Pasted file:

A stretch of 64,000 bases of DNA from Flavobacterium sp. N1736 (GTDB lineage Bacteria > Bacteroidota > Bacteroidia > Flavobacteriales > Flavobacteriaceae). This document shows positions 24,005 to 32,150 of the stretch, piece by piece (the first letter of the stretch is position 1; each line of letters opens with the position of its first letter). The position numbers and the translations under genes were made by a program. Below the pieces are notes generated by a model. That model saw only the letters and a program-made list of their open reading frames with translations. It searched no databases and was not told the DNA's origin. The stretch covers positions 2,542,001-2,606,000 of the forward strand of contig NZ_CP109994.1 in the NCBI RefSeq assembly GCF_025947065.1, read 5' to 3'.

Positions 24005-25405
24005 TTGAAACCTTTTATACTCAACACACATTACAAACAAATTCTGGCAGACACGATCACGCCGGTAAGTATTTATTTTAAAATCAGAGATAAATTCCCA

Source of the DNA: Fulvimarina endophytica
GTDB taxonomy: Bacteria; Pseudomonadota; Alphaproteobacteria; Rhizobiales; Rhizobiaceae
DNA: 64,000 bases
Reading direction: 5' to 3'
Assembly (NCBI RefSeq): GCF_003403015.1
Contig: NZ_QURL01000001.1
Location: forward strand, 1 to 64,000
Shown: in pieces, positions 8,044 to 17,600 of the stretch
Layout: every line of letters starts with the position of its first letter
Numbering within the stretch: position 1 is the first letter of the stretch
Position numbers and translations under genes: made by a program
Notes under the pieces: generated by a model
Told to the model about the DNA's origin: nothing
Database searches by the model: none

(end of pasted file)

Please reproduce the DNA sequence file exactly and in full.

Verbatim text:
A stretch of 64,000 bases of DNA from Flavobacterium sp. N1736 (GTDB lineage Bacteria > Bacteroidota > Bacteroidia > Flavobacteriales > Flavobacteriaceae). This document shows positions 24,005 to 32,150 of the stretch, piece by piece (the first letter of the stretch is position 1; each line of letters opens with the position of its first letter). The position numbers and the translations under genes were made by a program. Below the pieces are notes generated by a model. That model saw only the letters and a program-made list of their open reading frames with translations. It searched no databases and was not told the DNA's origin. The stretch covers positions 2,542,001-2,606,000 of the forward strand of contig NZ_CP109994.1 in the NCBI RefSeq assembly GCF_025947065.1, read 5' to 3'.

Positions 24005-25405
24005 TTGAAACCTTTTATACTCAACACACATTACAAACAAATTCTGGCAGACACGATCACGCCGGTAAGTATTTATTTTAAAATCAGAGATAAATTCCCA

Source of the DNA: Fulvimarina endophytica
GTDB taxonomy: Bacteria; Pseudomonadota; Alphaproteobacteria; Rhizobiales; Rhizobiaceae
DNA: 64,000 bases
Reading direction: 5' to 3'
Assembly (NCBI RefSeq): GCF_003403015.1
Contig: NZ_QURL01000001.1
Location: forward strand, 1 to 64,000
Shown: in pieces, positions 8,044 to 17,600 of the stretch
Layout: every line of letters starts with the position of its first letter
Numbering within the stretch: position 1 is the first letter of the stretch
Position numbers and translations under genes: made by a program
Notes under the pieces: generated by a model
Told to the model about the DNA's origin: nothing
Database searches by the model: none